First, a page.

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J Grad Med Educ. 2012 Jun;4(2):246-9. doi: 10.4300/JGME-D-11-00173.1.

Field trips as a novel means of experiential learning in ambulatory pediatrics.



Parents and caregivers look to pediatric health care providers for guidance on feeding, safety issues, and child-care products for children, but trainees have infrequent first-hand exposure to child products marketed to parents.


To conduct a pilot study to assess an experiential field trip as a novel method of enhancing medical knowledge in ambulatory pediatric feeding and safety.


Resident physicians and medical students visited a local children's store, where they took part in an interactive store tour, product discussions, and product demonstrations led by a physician educator. Participants also completed a 20-question pretest and a 20-question posttest related to common ambulatory pediatric feeding and safety issues, based on recent American Academy of Pediatrics (AAP) policy statements and practice guidelines.


Sixty-seven medical students and resident physicians participated in the study. Overall, participants' short-term knowledge significantly increased from 9.9 ± 2.6 to 15.4 ± 2.2 questions correct (P  =  .001), with statistically significant gains (P < .001) on both the feeding and safety sections of the test. There were no differences in improvement based on participant's student or resident status, residency program type, program year, sex, or parental status. Ninety-five percent of the participants believed that their knowledge was enhanced by this approach, and participants uniformly agreed that this field trip was valuable to their pediatric training and that such field trip sessions should continue.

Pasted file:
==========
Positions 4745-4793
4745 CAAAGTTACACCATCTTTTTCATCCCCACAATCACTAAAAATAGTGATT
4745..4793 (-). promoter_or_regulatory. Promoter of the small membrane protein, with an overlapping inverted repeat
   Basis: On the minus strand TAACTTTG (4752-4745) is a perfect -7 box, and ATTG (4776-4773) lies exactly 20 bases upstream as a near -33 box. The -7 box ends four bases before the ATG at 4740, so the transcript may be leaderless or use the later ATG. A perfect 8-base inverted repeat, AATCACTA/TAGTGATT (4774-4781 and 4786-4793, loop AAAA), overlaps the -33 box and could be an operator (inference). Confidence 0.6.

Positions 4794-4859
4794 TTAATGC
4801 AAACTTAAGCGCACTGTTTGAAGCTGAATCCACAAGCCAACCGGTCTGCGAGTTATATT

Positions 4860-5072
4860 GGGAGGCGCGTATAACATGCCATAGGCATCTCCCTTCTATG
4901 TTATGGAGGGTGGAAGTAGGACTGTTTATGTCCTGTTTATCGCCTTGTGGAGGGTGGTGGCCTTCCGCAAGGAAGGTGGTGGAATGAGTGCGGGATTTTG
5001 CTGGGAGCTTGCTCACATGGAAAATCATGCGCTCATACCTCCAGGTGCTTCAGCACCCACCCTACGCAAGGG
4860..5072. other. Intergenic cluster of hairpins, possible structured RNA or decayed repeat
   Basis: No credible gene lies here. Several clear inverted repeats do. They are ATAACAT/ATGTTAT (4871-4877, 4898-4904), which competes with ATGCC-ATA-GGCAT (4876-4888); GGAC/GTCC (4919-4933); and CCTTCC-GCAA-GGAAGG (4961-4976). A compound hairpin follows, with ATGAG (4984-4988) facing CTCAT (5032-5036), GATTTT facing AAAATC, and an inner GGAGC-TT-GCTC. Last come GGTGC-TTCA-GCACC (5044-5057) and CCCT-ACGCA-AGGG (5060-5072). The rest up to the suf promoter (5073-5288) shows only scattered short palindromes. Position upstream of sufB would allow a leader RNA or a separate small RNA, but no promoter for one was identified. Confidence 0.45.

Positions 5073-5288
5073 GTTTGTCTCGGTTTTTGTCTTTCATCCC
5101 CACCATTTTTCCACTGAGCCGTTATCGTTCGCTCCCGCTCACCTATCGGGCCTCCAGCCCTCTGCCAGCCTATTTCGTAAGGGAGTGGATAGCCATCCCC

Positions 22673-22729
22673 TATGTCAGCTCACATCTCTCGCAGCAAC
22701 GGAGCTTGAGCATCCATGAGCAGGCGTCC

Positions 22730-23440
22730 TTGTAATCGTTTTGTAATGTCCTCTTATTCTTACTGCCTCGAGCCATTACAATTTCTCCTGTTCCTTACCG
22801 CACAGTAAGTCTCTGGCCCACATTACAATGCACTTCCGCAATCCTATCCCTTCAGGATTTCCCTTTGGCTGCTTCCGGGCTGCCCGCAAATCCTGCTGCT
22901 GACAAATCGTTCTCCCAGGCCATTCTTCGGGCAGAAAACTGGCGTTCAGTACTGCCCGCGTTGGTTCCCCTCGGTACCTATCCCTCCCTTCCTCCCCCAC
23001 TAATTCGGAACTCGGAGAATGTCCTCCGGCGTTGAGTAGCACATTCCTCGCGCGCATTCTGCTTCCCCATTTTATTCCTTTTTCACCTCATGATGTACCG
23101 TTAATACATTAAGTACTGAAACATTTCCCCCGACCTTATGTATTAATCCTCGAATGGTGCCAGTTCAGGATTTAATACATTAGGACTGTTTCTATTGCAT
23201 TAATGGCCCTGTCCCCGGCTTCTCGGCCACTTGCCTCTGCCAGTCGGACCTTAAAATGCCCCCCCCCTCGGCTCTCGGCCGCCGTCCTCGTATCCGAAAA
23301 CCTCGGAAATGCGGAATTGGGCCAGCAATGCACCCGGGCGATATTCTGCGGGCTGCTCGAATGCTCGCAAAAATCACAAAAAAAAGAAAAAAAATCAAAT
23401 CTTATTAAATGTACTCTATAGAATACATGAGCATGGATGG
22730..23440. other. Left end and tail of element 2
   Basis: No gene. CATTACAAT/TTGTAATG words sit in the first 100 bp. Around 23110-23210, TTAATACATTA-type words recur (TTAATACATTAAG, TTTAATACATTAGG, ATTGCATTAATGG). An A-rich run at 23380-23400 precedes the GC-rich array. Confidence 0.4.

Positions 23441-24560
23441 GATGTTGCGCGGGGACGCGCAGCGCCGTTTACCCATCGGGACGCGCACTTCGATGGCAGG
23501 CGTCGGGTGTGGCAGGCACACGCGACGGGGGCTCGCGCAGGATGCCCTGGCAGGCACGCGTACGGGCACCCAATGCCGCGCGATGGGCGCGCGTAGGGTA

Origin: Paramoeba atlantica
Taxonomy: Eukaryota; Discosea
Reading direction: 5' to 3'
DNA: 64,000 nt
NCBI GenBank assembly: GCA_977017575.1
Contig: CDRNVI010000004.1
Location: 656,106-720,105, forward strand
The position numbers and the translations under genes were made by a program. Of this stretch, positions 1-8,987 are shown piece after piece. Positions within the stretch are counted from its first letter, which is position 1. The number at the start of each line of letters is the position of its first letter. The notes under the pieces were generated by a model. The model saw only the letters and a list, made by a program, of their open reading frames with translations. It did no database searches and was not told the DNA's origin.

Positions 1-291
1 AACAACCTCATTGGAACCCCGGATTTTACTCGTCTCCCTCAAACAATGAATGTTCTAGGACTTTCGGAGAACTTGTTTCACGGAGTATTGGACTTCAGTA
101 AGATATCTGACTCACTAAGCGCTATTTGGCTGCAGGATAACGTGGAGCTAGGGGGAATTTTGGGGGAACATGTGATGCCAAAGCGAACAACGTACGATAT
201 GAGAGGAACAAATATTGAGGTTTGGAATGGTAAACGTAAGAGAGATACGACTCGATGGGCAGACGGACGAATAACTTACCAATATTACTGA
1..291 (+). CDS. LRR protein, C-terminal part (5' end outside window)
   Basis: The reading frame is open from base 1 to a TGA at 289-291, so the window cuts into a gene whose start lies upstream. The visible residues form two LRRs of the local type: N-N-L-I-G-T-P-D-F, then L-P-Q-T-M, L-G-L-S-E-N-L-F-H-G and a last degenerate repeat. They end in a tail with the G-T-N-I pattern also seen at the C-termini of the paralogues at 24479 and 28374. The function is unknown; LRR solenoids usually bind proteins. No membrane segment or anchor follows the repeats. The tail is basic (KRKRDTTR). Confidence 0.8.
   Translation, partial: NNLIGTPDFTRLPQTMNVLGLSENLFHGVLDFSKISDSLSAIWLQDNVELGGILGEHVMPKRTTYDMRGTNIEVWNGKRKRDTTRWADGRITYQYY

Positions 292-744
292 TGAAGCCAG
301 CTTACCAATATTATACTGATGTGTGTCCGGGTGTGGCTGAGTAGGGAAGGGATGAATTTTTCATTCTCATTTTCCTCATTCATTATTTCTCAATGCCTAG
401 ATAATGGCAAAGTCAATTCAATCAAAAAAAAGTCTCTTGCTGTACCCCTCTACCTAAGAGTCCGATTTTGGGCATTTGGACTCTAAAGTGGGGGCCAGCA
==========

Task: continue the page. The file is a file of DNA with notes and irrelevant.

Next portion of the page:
The inclusion of experiential learning through an interactive field trip in the curriculum of medical training was acceptable and feasible and showed short-term improvements in knowledge of AAP safety and feeding concepts.

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